Do you enjoy working with patients of all ages? Do you relish the fact — or dread the uncertainty — that your next patient might walk in with a broken arm or severe chest pain? Consider these pros and cons of working in an urgent-care clinic to determine if this is where you want to send your next job application.
Pro and Con: A constant sense of urgency
Certain personalities are drawn to particular clinical specialty settings, says Cathy Swenson, Senior Recruiting Manager for Kelly Healthcare Resources in Troy, Mich. “Some RNs love the urgency of not knowing what’s coming through the door next, the intensity of the clinical practice and quick turnaround,” she says.
Pro and Con: Variety all day long
Walk-in clinics can host patients with a multitude of illnesses. Some may simply need a sports physical or a flu shot; others may have serious symptoms but can’t afford to go to a traditional medical practice or hospital emergency department. You also have to live with the fact that folks will come in with serious illnesses that you cannot treat at your facility.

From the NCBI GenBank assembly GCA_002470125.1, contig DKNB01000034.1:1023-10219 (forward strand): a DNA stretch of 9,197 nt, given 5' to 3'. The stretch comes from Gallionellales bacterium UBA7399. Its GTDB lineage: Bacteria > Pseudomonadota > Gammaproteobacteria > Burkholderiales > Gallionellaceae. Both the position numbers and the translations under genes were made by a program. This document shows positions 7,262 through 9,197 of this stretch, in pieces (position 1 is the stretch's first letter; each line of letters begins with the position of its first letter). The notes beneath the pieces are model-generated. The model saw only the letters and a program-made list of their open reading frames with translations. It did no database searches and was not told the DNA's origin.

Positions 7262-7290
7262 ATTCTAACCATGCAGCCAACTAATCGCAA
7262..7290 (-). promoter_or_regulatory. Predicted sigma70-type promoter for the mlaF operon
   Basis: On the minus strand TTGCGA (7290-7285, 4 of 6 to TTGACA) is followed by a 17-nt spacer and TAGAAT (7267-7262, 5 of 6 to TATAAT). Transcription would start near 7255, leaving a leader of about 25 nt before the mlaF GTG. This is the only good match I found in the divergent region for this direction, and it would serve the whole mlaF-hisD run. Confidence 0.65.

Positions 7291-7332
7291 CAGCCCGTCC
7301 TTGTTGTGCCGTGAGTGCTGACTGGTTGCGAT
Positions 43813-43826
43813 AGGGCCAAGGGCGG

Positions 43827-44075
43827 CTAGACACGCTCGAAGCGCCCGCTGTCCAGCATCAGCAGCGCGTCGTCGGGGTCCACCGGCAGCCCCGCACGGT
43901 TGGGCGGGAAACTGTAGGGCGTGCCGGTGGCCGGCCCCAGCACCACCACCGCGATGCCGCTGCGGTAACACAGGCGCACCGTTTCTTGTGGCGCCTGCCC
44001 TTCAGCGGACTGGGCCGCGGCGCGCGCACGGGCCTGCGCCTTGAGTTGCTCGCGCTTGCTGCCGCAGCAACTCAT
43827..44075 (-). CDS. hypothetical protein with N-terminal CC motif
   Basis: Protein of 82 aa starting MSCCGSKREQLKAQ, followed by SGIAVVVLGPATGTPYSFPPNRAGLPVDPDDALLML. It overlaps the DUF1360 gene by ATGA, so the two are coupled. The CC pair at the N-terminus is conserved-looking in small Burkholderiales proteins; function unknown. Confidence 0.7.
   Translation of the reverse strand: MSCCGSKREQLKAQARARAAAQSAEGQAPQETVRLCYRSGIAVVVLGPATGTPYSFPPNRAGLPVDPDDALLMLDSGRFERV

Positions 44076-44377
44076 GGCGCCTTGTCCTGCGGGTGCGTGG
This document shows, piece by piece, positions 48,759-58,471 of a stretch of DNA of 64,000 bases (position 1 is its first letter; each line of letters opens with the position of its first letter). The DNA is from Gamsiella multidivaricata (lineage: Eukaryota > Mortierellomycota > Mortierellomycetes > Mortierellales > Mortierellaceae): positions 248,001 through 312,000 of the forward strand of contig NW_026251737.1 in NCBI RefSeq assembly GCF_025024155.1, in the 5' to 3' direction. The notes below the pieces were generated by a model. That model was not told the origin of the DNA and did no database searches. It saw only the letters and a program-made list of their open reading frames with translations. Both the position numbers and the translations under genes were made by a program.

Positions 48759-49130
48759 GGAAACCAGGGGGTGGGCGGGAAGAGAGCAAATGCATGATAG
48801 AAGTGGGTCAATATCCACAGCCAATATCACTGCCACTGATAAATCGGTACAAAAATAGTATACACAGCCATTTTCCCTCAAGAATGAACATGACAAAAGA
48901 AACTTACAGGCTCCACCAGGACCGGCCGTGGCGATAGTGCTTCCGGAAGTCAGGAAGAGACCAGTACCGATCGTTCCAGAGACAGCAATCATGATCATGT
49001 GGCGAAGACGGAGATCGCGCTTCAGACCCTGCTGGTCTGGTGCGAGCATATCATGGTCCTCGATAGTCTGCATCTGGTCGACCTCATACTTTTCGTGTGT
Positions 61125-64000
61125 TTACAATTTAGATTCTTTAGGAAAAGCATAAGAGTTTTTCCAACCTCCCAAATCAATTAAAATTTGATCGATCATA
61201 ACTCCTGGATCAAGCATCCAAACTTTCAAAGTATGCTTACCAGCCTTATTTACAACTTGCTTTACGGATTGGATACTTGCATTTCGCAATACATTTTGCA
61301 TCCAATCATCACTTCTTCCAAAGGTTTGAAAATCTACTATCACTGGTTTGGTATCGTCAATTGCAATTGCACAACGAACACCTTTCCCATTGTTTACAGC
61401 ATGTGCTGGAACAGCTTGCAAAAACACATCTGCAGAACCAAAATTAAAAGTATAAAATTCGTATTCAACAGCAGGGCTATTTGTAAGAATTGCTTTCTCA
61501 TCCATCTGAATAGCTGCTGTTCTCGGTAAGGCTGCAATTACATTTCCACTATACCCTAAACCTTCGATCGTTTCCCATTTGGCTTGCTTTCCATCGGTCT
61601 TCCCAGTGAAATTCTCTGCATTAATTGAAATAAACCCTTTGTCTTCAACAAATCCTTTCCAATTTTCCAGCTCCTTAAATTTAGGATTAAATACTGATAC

Pro: Critical-care experience counts here.
Traditionally, urgent-care clinics are stand alone facilities. Nurses need to have clinical experience as much of their work is autonomous. Urgent-care clinics prefer to hire staff with at least one year of critical-care experience. “That’s one year of current experience,” quips Heidi McAllister, RN, Recruiter at Pro Health Staffing in Seattle. “Not one year from 10 years ago.”
Pro: Advanced training will help you get the job.
Along with hands-on clinical experience, advanced training and certifications provide the additional expertise to practice in autonomous patient settings. Advanced Cardiovascular Life Support (ACLS), Basic Life Support (BLS) and Pediatric Advanced Life Support (PALS) certifications are always good to have. “It makes you much more marketable if you can work on both mom and baby,” McAllister says.
Con: You’ll never really get to know your patients.
Patient relationships provide personal and professional rewards. Clinical settings such as urgent care provide a quick fix, meaning you’ll never really get to know your patient and their family. If you want long-term relationships with your patients, a position with a family practice, a specialty practice or in a public health office might give you the rewards of knowing the beneficiaries of your care.
By Dona DeZube
© HealthCallings.com, Dice Holdings Inc., 2011